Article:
Darren Carey, manager of IGY Marina in Cabo San Lucas, gets asked this question frequently. IGY Marina is the largest boating facility in Cabo San Lucas, and that resort port at the tip of Baja has long been the center of the universe – at least the nautical tourist universe in Mexico.

“In light of drug-gang violence elsewhere in Mexico these days, are yacht tourists (yatistas) safe in Cabo San Lucas?” I asked Carey recently.

“The short answer is yes,” he said. “We have had no incidents of tourists being attacked,” he said, “no boat thefts, no yachts getting damaged by bad weather. The worst complaints we’ve had recently are that a panga driver charged a tourist too much to take him out to Lovers’ Beach and back, and a taxi driver in town didn’t make the correct change.”

The Mexican Secretariat of Tourism recorded 5.9 million Americans traveling to Mexico last year, an increase of almost 10% over the previous year. With that many gringos visiting Mexico, what do they need to do to stay safe?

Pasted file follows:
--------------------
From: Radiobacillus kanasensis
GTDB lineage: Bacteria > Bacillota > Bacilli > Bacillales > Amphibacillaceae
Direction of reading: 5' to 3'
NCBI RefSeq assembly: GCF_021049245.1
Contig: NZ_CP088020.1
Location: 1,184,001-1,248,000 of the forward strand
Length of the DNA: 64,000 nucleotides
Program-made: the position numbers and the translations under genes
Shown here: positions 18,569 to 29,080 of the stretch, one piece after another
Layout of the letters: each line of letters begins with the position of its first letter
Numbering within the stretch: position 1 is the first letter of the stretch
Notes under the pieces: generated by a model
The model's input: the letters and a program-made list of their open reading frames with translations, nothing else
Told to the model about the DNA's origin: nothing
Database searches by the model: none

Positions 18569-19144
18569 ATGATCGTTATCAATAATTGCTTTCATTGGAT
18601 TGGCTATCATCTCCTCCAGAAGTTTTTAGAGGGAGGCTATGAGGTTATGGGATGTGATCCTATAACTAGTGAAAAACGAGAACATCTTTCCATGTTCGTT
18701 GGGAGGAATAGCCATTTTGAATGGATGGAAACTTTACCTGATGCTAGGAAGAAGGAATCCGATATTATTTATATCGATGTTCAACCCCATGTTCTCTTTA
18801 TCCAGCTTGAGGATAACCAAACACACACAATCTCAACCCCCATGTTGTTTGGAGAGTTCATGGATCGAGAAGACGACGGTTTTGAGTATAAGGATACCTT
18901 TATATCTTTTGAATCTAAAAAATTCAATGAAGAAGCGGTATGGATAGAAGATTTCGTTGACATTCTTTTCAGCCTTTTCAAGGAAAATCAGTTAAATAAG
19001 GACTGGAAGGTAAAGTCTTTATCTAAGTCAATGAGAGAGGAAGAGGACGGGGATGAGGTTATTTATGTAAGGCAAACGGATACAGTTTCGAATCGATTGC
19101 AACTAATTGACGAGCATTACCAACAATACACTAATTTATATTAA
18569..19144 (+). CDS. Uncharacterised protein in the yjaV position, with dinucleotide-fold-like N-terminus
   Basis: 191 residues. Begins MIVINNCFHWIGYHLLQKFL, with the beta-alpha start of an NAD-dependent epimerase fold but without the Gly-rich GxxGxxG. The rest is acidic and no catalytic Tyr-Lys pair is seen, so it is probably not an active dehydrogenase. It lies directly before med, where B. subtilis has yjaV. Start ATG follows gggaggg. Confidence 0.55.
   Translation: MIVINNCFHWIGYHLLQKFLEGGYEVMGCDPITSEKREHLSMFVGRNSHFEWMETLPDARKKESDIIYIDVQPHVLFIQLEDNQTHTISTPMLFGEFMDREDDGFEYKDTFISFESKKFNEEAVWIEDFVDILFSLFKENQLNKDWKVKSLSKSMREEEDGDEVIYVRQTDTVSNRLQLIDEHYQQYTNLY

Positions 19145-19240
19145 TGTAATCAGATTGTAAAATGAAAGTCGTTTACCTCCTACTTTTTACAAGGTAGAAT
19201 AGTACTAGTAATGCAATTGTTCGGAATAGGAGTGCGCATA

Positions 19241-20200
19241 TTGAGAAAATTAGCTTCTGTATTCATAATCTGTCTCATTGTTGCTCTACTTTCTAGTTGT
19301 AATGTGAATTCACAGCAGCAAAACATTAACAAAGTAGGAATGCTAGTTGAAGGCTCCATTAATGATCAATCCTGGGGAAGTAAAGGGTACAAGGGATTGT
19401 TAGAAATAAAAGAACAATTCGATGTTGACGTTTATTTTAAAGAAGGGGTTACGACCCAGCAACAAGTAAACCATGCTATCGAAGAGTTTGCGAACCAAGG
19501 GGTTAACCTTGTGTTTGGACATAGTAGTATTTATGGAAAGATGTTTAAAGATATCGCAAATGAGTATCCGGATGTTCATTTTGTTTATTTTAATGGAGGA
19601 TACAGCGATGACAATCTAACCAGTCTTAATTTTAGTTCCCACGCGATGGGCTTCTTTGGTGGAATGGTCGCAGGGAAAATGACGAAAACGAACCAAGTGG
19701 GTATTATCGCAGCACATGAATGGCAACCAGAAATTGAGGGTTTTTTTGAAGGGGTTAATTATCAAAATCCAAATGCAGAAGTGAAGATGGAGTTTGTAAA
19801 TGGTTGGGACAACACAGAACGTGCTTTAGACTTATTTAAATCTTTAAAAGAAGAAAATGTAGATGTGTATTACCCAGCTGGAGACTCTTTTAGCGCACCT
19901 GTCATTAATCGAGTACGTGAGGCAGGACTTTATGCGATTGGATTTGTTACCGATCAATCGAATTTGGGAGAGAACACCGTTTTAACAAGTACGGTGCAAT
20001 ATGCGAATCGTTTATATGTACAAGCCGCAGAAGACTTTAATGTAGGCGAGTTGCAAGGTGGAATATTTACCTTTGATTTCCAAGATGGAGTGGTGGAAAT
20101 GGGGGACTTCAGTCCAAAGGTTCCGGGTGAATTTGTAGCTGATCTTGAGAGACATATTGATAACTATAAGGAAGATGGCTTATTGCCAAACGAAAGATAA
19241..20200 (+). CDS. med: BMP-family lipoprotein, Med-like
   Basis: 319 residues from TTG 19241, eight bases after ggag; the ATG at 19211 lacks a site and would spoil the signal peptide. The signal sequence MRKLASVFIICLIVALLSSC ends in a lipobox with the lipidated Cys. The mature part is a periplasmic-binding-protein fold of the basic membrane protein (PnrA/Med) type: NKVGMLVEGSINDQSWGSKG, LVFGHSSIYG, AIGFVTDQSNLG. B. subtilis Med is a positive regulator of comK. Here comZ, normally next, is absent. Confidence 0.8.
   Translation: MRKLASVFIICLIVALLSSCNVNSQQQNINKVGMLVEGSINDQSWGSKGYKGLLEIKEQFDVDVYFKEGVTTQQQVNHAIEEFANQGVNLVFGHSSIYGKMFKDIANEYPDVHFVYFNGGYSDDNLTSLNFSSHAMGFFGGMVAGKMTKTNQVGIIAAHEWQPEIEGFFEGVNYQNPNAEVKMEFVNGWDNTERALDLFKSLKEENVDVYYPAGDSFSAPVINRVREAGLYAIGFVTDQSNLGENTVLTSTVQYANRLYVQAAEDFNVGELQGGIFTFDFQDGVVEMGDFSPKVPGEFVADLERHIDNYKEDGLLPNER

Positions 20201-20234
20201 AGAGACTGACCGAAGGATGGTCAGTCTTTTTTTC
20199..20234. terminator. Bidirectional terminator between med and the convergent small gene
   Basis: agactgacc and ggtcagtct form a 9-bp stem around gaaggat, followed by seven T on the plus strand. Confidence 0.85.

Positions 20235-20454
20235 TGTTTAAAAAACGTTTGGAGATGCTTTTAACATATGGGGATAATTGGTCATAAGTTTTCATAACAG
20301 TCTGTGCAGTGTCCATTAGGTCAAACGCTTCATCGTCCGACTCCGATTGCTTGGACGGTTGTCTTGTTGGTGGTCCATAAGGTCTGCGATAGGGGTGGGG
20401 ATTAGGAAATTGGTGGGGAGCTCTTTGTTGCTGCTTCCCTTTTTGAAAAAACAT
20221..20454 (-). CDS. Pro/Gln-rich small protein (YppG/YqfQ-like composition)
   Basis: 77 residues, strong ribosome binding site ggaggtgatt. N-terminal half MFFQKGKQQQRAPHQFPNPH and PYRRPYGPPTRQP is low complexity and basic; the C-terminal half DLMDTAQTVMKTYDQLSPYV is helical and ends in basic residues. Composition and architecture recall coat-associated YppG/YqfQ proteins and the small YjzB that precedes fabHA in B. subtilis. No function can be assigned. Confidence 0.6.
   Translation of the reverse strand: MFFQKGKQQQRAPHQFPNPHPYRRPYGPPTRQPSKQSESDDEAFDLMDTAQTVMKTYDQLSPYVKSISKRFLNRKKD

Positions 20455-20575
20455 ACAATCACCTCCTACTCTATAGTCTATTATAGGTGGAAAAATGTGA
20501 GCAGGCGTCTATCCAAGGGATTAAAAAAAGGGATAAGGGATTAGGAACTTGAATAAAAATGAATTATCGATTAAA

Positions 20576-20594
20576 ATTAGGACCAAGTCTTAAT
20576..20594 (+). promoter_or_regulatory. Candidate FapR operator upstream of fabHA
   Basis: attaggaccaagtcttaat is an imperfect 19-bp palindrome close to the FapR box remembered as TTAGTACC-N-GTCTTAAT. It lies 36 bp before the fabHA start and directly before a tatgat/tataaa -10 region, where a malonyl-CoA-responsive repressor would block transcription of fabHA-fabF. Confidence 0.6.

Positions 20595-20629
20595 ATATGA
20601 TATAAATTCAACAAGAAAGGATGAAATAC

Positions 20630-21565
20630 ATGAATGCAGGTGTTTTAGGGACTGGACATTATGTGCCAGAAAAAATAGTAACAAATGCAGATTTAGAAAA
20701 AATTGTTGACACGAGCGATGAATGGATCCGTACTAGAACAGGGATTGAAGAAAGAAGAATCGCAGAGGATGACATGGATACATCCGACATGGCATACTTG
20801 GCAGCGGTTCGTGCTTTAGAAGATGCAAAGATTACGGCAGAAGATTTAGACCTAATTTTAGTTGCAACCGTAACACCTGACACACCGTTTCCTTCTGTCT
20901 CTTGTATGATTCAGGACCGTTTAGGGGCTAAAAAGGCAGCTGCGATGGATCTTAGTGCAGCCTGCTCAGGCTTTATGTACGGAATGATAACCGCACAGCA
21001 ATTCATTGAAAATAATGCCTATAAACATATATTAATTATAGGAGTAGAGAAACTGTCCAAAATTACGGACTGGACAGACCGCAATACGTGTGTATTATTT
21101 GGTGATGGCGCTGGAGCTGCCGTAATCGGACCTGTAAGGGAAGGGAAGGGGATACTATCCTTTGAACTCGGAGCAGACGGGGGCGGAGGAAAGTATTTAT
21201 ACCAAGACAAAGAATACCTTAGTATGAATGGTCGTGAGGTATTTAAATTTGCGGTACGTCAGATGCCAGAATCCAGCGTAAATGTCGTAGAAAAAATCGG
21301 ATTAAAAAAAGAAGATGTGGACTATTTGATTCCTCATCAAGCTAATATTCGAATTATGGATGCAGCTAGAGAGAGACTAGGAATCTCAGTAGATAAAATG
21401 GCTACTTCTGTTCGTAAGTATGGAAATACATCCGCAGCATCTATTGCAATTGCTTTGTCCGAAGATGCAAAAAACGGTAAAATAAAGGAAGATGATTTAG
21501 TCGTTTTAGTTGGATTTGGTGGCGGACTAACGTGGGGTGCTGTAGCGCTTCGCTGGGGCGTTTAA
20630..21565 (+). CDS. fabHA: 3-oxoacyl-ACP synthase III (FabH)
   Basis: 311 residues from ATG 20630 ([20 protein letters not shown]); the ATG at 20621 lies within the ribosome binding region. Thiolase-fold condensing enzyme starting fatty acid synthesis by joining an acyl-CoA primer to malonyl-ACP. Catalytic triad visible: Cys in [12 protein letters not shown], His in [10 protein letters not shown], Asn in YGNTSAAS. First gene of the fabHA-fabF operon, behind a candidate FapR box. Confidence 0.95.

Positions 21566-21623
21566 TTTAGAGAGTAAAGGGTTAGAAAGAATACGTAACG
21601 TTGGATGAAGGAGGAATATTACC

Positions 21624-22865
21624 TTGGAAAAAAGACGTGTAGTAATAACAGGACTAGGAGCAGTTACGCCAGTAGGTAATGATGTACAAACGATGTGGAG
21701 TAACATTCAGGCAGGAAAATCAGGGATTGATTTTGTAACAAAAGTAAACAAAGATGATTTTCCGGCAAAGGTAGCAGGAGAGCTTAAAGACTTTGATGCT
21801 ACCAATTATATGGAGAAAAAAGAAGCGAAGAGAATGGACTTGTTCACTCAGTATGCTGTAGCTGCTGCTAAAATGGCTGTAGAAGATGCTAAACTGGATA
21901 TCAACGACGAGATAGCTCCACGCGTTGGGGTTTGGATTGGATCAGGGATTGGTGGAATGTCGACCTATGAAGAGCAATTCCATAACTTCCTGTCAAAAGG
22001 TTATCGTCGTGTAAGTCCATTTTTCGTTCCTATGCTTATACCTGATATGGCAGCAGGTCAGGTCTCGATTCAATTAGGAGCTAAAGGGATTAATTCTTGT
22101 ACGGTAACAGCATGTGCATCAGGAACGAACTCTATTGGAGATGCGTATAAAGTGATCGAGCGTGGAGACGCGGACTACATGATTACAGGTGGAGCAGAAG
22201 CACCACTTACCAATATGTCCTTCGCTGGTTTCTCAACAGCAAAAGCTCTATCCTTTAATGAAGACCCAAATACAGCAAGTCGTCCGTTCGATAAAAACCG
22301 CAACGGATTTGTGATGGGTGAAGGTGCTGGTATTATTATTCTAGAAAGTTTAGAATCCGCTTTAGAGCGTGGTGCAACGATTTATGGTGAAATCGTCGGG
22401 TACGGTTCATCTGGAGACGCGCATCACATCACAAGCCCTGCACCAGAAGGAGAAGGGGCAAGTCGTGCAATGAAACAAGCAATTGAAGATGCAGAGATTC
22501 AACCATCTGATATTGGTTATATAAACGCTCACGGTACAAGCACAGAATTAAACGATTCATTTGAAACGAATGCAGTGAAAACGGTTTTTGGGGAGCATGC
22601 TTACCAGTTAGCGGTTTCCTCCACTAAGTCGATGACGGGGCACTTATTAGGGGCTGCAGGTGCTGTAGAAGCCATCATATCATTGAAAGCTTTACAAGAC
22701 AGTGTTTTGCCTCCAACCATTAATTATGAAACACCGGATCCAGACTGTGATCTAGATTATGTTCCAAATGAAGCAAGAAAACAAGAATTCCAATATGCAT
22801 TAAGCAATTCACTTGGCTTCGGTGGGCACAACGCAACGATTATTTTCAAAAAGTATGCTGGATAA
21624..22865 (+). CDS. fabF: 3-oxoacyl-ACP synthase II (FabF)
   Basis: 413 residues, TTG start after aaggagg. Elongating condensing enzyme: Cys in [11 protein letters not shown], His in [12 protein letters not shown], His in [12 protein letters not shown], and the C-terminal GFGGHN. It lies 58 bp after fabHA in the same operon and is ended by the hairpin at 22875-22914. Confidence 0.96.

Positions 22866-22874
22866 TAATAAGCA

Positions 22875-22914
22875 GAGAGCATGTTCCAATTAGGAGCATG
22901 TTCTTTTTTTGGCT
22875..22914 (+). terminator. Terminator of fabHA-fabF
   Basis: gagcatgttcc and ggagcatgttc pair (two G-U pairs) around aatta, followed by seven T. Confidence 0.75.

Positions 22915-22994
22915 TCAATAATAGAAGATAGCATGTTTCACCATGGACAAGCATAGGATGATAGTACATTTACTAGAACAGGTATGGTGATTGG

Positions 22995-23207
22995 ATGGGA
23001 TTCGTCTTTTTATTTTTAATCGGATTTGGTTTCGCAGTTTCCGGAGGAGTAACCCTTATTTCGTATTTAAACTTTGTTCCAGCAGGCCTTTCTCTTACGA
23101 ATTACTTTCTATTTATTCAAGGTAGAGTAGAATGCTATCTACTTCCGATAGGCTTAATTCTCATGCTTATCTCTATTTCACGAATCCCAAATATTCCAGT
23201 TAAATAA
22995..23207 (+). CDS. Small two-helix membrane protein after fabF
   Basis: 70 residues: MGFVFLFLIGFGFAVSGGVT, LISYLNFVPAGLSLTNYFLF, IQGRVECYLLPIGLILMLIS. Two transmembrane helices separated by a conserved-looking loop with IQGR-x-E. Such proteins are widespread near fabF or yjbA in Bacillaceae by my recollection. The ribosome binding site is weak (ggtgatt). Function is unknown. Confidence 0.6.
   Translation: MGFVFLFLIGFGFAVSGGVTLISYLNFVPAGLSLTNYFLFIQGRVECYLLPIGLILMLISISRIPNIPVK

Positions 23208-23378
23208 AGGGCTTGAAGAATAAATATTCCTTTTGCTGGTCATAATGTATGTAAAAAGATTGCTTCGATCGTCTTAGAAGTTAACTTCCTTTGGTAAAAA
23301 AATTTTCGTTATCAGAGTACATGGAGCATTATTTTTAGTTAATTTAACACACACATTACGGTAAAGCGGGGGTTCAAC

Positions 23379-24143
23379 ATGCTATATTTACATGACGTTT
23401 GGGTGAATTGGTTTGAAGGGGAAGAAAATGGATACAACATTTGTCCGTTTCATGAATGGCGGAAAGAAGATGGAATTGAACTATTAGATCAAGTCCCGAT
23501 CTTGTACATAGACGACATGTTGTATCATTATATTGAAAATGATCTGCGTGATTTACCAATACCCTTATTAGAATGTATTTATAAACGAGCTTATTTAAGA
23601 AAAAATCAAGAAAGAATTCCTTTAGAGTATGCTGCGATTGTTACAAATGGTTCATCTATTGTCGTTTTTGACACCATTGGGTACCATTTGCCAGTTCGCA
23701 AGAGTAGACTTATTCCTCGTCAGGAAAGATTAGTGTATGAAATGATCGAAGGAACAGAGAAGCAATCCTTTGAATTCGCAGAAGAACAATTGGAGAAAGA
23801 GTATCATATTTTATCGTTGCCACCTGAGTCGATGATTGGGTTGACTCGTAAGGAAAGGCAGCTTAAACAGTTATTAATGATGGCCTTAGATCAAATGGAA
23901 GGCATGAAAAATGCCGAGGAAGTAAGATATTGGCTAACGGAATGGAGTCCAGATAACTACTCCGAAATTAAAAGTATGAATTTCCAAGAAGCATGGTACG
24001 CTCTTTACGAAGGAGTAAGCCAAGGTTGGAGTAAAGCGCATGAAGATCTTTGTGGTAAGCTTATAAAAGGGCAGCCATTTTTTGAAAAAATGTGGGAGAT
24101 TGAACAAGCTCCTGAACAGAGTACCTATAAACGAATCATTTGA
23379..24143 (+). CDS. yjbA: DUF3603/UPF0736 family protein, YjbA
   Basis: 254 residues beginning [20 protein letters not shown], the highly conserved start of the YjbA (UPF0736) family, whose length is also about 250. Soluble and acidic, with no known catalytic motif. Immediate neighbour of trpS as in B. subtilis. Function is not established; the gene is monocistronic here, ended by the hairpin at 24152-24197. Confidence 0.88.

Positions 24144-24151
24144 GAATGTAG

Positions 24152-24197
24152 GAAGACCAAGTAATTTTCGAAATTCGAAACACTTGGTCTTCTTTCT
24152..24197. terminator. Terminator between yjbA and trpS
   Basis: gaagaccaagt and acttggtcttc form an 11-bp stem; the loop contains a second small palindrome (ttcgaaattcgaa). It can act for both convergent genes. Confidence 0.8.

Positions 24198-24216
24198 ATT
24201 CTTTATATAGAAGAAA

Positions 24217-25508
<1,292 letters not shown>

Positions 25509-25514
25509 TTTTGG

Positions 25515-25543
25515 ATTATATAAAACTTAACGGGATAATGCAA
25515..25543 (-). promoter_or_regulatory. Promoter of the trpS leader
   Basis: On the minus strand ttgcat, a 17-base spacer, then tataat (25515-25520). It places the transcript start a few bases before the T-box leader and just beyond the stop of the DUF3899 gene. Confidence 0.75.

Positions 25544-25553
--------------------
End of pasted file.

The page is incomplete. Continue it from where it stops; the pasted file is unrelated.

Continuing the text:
“Tourists are not being targeted by drug gangs in Mexico,” he said.

“It’s no different than tourists visiting any country in Europe or the Americas. Tourists should avoid the few areas where problems are known to exist. They should not get mixed up in buying drugs or other criminal activities. Tourists in any country should pay attention to where they are, to protect themselves from pick pockets or random criminal acts.

“In Cabo San Lucas, if visitors are going to hire the smaller unlicensed pangas tour boats, then they should make an effort to learn the price in pesos. If you’re hiring a taxi, you should ask the price in advance, because taxi drivers often don’t have a lot of change.” This avoids being shocked by a high taxi fare at the end of your drive as well.

INTERNATIONAL EXPERIENCE

Carey, who took over as manager of IGY Marina Cabo San Lucas earlier this year, comes from the United Kingdom, where he was a member of Britain’s elite Royal Navy Lifeboat Institute (similar to the US Coast Guard). He specialized in both port security and rough-weather boat handling. His non military career includes working as the dockmaster and manager of several marinas in England and Europe.